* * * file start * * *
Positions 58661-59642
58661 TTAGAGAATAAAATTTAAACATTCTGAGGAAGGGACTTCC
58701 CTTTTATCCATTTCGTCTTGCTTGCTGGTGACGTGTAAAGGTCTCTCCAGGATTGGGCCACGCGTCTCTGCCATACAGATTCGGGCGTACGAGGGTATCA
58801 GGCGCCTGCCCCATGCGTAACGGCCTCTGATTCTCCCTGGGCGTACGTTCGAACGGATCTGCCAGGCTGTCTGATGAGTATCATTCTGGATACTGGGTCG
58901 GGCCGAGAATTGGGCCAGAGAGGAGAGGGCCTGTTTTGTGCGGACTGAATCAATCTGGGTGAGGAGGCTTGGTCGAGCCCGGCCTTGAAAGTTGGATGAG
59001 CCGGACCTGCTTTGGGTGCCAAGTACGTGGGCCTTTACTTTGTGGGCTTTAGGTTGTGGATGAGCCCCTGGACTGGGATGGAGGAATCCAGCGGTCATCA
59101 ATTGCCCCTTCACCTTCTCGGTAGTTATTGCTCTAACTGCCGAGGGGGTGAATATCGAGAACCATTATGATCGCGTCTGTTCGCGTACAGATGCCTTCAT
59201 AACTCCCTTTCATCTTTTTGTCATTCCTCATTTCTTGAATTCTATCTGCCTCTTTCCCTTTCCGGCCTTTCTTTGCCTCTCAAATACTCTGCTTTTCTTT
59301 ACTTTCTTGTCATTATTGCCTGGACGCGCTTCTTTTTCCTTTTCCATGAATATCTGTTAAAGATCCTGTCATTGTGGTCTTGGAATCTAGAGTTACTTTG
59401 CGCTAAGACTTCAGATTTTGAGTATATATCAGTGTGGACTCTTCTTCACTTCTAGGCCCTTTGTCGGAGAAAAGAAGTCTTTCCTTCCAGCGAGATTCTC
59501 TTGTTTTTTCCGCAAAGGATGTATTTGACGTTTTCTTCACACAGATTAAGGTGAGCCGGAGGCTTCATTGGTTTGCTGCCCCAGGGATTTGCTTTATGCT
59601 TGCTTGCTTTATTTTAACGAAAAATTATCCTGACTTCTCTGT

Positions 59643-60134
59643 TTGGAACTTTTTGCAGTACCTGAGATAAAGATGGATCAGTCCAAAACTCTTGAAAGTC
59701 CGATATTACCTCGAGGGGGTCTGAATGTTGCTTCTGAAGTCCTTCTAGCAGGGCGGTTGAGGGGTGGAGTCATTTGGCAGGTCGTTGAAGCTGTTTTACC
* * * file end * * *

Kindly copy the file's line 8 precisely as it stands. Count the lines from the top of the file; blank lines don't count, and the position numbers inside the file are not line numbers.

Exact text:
59201 AACTCCCTTTCATCTTTTTGTCATTCCTCATTTCTTGAATTCTATCTGCCTCTTTCCCTTTCCGGCCTTTCTTTGCCTCTCAAATACTCTGCTTTTCTTT